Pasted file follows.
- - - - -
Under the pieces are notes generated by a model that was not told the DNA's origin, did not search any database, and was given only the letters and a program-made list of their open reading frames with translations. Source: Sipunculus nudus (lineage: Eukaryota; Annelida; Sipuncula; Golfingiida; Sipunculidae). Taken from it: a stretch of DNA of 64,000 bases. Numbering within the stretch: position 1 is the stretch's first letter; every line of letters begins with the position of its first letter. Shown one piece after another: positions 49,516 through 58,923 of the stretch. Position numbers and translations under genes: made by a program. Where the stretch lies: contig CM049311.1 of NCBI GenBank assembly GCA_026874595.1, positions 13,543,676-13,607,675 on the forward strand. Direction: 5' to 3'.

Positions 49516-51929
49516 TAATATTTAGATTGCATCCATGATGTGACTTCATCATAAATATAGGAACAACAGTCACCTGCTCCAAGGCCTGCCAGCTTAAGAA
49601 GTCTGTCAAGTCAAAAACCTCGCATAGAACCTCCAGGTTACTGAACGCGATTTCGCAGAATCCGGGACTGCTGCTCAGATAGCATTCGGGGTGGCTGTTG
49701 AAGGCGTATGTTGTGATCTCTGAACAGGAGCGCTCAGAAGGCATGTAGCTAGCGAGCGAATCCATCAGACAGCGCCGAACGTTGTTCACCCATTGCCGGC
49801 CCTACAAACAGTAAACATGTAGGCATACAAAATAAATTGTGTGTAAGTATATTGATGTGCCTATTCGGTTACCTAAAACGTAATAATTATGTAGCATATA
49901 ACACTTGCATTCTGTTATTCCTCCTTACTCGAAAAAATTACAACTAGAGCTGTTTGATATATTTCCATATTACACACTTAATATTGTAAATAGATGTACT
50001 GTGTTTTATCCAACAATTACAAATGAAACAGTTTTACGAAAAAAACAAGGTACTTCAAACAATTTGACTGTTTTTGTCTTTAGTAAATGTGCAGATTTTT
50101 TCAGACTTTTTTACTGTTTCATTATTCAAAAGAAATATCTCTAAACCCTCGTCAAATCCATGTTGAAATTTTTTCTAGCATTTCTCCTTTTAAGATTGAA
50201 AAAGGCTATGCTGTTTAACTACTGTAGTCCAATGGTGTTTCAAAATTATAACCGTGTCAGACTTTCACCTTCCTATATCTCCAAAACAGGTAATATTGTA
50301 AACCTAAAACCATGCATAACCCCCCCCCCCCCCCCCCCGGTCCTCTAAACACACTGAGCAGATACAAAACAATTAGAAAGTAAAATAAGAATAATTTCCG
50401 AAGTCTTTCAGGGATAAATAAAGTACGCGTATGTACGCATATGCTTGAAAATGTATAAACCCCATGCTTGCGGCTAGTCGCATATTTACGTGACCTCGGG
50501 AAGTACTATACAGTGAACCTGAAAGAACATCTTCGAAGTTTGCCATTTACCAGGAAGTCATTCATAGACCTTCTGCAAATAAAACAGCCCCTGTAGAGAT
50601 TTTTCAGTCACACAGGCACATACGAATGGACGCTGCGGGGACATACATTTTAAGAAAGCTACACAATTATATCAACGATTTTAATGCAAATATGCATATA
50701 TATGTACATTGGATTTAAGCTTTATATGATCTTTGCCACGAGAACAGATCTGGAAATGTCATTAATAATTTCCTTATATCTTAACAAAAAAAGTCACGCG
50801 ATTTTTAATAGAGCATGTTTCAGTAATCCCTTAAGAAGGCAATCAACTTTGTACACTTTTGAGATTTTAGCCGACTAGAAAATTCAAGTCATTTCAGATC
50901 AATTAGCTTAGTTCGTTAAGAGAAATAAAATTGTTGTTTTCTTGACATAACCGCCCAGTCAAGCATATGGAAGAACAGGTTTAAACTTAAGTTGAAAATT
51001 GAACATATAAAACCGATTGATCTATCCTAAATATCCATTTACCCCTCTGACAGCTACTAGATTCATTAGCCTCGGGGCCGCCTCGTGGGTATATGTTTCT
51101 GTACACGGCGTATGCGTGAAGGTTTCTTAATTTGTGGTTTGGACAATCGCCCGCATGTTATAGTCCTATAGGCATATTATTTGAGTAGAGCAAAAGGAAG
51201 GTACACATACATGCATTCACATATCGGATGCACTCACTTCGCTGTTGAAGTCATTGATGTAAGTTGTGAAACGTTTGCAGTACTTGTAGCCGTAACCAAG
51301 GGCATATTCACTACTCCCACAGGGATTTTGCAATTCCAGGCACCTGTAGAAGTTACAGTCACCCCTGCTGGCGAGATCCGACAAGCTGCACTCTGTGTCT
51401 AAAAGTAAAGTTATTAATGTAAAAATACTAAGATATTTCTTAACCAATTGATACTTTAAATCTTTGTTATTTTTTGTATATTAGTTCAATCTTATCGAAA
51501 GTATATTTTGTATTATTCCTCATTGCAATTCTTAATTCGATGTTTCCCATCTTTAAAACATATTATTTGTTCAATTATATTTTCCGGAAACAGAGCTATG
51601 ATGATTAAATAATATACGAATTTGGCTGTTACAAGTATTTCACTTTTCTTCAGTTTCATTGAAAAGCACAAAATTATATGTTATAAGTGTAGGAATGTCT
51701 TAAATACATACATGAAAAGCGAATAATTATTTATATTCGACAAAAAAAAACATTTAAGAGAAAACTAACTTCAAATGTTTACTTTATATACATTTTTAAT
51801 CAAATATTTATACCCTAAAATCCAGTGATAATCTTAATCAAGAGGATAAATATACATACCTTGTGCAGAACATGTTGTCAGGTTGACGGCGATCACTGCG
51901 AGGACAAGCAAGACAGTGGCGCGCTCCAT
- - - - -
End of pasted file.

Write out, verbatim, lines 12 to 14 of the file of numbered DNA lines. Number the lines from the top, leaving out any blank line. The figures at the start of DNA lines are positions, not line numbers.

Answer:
50401 AAGTCTTTCAGGGATAAATAAAGTACGCGTATGTACGCATATGCTTGAAAATGTATAAACCCCATGCTTGCGGCTAGTCGCATATTTACGTGACCTCGGG
50501 AAGTACTATACAGTGAACCTGAAAGAACATCTTCGAAGTTTGCCATTTACCAGGAAGTCATTCATAGACCTTCTGCAAATAAAACAGCCCCTGTAGAGAT
50601 TTTTCAGTCACACAGGCACATACGAATGGACGCTGCGGGGACATACATTTTAAGAAAGCTACACAATTATATCAACGATTTTAATGCAAATATGCATATA